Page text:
Let's compile and then run our program, as before. We're printing some unusual stuff to our standard output. What do you think will happen this time?

$ gcc hello-markup.c -o hello-markup
$ ./hello-markup
<span size=50,{pt} background-color={blue} italic=true {Hello world!}> 
Wow, that was so boring! We just got exactly what we printed. What a waste of time!

Just a moment. Clearly this output wasn't intented to be shown directly to the user. Maybe we're not running our program in the right way?

For analogy, think of your web browser. All websites are written in HTML code, but your web browser doesn't show you the HTML code on the screen as it arrives from the web server — instead you see a nice web page on your screen, because your web browser takes the HTML code and interprets it first.

In order to run this program in the correct environment, we'll need to get ioL to capture the program's standard io streams.

By capturing
the io streams, they will no longer flow to the TTY termial, but flow to the
input output layer instead.

Let's run it in a different way. (We don't need to repeat the gcc command again since our program has already been compiled.)

$ iol -- ./hello-markup
ioL: input/output Layer
Copyright © General Development Systems

This time, a second window also appears on the screen. This is our ioL console:

Hello world!

By putting iol --  in front of our command, we specify that the program's input and output should be handled through an ioL environment instead of the usual plain-text TTY environment. ioL tells the operating system that it will play the role of the terminal for the task of running this program.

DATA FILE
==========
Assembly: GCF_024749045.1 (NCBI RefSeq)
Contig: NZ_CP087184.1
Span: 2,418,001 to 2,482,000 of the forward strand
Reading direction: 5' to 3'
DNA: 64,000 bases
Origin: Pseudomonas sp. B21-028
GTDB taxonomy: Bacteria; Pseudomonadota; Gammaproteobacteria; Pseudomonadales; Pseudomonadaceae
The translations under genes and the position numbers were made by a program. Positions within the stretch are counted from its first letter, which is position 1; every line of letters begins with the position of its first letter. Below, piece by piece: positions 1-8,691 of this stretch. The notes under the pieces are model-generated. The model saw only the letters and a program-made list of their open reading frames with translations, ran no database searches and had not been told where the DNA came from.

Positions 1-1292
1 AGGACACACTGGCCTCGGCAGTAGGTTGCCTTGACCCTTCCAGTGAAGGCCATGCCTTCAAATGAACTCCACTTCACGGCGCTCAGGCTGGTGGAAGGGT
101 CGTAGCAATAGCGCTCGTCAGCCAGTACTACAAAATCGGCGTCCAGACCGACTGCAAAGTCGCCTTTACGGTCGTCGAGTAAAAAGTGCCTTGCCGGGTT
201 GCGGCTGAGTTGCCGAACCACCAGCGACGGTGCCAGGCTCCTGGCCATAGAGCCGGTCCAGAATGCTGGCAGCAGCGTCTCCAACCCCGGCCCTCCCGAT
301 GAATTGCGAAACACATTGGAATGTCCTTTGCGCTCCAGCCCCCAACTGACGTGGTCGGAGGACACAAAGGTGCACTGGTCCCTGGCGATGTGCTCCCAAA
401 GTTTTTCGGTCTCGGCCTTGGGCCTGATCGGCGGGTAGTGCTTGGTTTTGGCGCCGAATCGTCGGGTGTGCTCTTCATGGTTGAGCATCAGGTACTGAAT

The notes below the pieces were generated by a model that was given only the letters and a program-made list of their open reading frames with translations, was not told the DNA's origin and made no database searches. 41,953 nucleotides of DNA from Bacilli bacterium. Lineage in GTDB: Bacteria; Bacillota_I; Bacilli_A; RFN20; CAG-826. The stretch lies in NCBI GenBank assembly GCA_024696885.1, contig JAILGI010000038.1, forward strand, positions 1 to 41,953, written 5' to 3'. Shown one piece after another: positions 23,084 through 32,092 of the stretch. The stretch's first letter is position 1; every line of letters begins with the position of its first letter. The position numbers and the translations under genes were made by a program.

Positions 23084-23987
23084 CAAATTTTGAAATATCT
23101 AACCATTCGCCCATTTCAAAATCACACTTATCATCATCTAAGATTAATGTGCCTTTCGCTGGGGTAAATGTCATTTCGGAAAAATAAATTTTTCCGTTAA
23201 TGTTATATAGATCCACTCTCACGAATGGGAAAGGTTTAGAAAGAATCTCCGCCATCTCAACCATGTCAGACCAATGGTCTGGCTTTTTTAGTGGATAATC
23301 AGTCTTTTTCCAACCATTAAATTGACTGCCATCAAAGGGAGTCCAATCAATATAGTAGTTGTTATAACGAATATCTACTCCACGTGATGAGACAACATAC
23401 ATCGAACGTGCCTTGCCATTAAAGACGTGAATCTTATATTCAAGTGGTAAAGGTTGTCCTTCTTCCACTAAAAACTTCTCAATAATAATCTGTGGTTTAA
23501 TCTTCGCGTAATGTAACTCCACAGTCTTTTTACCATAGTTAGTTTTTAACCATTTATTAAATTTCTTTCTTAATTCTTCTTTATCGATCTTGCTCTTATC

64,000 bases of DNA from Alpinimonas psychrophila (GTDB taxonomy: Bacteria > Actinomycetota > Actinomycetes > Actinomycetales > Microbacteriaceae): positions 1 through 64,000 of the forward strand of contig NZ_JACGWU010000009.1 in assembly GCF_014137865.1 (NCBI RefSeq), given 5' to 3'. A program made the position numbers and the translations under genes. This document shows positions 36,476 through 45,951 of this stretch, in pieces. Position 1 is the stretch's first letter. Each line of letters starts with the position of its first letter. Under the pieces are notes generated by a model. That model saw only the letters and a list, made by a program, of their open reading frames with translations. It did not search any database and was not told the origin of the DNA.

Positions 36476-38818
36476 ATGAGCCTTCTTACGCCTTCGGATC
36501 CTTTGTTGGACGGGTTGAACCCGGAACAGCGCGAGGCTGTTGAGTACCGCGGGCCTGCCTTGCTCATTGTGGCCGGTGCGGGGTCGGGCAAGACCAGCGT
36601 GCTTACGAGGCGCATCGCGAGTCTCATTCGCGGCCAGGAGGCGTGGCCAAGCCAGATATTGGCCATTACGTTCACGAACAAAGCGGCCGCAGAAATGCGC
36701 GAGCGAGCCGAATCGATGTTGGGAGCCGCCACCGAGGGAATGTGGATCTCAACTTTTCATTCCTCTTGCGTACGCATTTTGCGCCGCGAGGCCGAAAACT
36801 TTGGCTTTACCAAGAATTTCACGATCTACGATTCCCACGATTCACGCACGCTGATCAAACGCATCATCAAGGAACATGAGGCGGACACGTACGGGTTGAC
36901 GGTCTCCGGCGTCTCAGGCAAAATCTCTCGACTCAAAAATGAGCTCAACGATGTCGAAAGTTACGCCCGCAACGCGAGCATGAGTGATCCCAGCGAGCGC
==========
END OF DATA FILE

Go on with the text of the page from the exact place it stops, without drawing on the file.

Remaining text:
1. Why did we need to put the sleep(5); statement into our program? What happens to the program window after 5 seconds when the program ends? Try running the code above through the ioL console by following the example above, then try deleting the sleep statement from the code. Recompile and re-run the program through the iol environment. What's different this time? Did you expect this? Why?
  2. In the above example, we printed 'Hello world!' in large italic text. Can you figure out how to make the text bold as well?
  3. Try messing up the program's output by adding in some extra { and } characters in the quoted markup string inside your printf("..."); statement. What happens?
  4. This program is meant to be run through ioL, since the output isn't intended to be read by the user directly. Can you think of a situation where you might want to run an ioL program without ioL?
  5. Something extra...

  6. Try rewriting the same program in a different programming language instead of C. For example, if you are familiar with Python, write a Python program to print the same output string as the example above, and then sleep for 5 seconds as previously. Run the program in the terminal using the appropriate command (for a python program named, you would run it by typing python3, depending on your installation), and then figure out how to run the program within the ioL environment like we did with our C program above.
    • Note: depending on how your Python or other language environment is set up, you might need to "flush" your program's output before putting your program to sleep to ensure the output is printed to ioL before your program sleeps and not after.

    • Is there any difference in what you see on the screen?
    • Does ioL know or care whether your program is implemented in C, Python, Java, or another language? What does ioL care about?